Asafetida is taken from a perennial herb typically found in India that, among its many other medicinal and culinary uses, effectively inhibits the production of dark spots. The LovelySkin Luxe Brightening Gel is a next generation brightening treatment that uses Asafetida extract and amino-based filaggrin antioxidants to address discoloration. Working in synergy, these two powerhouse ingredients support natural moisturizing factors (NMFs), which determine skin’s natural ability to retain moisture, while treating discoloration. The result? Effective exfoliation with little to no irritation.
This fairly new skin care ingredient is a derivative of the amino acid lysine that inhibits the activity of melanocytes that contribute to stubborn brown patches and dark spots. SkinMedica Lytera 2.0 Pigment Correcting Serum combines tranexamic acid, niacinamide and the potent antioxidant phenylethyl resorcinol to lighten discoloration and improve tone in as little as two weeks. Phytic acid improves rough texture, and peptides visibly plump fine lines and wrinkles.
Kojic acid is a byproduct of rice fermentation. It’s typically used in the production of sake, but fortunately, it also serves as an inhibitor of unwanted pigment. It’s very effective at improving the appearance of inflammatory marks from acne. SkinCeuticals Discoloration Defense combines 3% tranexamic acid with 1% kojic acid, 5% niacinamide and sulfonic acid to address dark spots, acne marks and other types of post-inflammatory hyperpigmentation. In a 12-week clinical study, 81% of users noted an improvement in their post-acne marks.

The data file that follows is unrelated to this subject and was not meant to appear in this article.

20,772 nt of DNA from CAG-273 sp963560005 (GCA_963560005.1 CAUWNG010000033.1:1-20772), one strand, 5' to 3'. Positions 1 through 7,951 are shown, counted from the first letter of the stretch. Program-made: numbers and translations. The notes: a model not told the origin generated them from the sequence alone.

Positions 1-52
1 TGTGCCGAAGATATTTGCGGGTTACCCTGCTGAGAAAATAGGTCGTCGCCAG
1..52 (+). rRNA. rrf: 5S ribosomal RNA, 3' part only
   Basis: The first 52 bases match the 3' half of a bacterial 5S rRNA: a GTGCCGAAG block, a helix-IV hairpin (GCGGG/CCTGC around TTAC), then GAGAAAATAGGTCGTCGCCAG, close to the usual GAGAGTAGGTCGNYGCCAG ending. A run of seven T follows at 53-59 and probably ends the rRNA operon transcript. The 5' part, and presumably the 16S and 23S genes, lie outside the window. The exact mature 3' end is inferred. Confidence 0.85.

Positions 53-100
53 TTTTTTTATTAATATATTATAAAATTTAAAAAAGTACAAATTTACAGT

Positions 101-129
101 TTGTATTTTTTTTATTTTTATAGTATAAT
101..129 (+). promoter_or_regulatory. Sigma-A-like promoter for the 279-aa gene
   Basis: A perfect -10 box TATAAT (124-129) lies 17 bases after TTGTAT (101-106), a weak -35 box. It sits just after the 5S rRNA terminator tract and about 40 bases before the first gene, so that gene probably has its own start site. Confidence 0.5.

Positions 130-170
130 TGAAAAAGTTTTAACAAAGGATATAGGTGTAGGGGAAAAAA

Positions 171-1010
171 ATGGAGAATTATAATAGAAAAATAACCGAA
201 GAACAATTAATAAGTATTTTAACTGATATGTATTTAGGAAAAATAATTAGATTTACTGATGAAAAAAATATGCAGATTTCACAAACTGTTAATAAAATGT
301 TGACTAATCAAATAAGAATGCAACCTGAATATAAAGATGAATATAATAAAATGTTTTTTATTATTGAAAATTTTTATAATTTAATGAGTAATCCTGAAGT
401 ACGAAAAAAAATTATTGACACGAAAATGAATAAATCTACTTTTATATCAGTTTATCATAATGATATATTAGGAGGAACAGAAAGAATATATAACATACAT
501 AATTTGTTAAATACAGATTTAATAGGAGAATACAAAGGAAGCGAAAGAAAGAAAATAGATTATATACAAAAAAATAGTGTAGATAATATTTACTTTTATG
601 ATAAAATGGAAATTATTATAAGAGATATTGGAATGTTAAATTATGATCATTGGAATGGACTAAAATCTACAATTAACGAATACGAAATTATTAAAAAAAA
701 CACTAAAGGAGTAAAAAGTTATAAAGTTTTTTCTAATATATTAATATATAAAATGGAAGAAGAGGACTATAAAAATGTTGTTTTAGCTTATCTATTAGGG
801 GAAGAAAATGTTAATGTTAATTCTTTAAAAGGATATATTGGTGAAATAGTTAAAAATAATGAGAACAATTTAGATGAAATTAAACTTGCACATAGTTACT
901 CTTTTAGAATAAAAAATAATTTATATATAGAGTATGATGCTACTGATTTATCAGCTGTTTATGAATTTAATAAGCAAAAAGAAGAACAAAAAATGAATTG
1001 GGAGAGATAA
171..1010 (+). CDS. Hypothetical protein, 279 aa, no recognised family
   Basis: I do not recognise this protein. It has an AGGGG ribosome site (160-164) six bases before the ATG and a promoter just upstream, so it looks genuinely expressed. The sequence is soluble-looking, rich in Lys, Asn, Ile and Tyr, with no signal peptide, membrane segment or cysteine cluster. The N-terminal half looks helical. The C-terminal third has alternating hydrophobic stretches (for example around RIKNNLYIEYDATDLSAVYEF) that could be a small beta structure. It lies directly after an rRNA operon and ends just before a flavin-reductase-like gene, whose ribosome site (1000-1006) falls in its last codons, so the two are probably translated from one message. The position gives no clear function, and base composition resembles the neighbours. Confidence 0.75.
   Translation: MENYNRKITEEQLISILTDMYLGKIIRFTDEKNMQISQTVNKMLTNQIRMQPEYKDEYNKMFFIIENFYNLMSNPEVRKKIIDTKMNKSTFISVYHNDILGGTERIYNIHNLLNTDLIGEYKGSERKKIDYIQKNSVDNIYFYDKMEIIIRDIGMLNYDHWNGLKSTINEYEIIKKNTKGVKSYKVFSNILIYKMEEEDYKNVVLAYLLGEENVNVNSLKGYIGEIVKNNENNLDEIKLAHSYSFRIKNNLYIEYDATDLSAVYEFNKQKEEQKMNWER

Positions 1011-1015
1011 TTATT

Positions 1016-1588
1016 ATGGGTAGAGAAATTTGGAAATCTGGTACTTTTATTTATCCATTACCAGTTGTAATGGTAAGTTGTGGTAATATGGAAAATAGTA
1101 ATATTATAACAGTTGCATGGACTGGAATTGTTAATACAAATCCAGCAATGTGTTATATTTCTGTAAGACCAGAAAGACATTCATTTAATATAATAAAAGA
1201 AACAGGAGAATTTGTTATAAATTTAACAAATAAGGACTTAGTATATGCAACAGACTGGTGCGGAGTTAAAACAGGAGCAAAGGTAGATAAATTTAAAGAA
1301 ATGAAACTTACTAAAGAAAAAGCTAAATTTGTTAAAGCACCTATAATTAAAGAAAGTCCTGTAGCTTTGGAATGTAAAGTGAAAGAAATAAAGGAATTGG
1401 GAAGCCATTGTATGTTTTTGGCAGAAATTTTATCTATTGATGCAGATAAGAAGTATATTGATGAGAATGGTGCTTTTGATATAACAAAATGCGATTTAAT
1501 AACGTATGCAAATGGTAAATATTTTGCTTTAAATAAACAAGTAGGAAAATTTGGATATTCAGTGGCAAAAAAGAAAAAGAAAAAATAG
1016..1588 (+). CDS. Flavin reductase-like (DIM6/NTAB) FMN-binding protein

Derived from grains like barley, wheat and rye, azaleic acid has anti-inflammatory and antimicrobial properties that clear bacteria from pores and treat breakouts. Additionally, it’s also a natural botanical brightener that addresses discoloration and dark spots. Arcona Brightening Drops contain kojic and azaleic acid to brighten discoloration and vitamin C to boost brightening benefits while promoting healthy collagen production.
Licorice root has been used to treat stomach issues for centuries, but its components are also beneficial in diminishing hyperpigmentation. It has anti-inflammatory and antioxidant properties that protect and purify the skin. But more importantly, it also contains an active ingredient called glabridin that inhibits the enzyme tyrosinase that, as previously discussed, accelerates the formation of dark spots. Eminence Organics Bright Skin Licorice Root Exfoliating Peel is a potent treatment that combines azaleic acid and licorice root with lactic and mandelic acid, which provide gentle exfoliation to smooth skin and even out tone.
Pro Tip: Don’t forget your hands! Dark spots pop up where the sun hits you most, which is typically the face and hands. Revision Skincare Lumiquin is formulated to address aging hands. Licorice extract treats dark spots while peptides replace lost volume and hyaluronic acid binds moisture to the skin for smoother, younger-looking hands.
Read more about how to get rid of hyperpigmentation on the LovelySkin blog.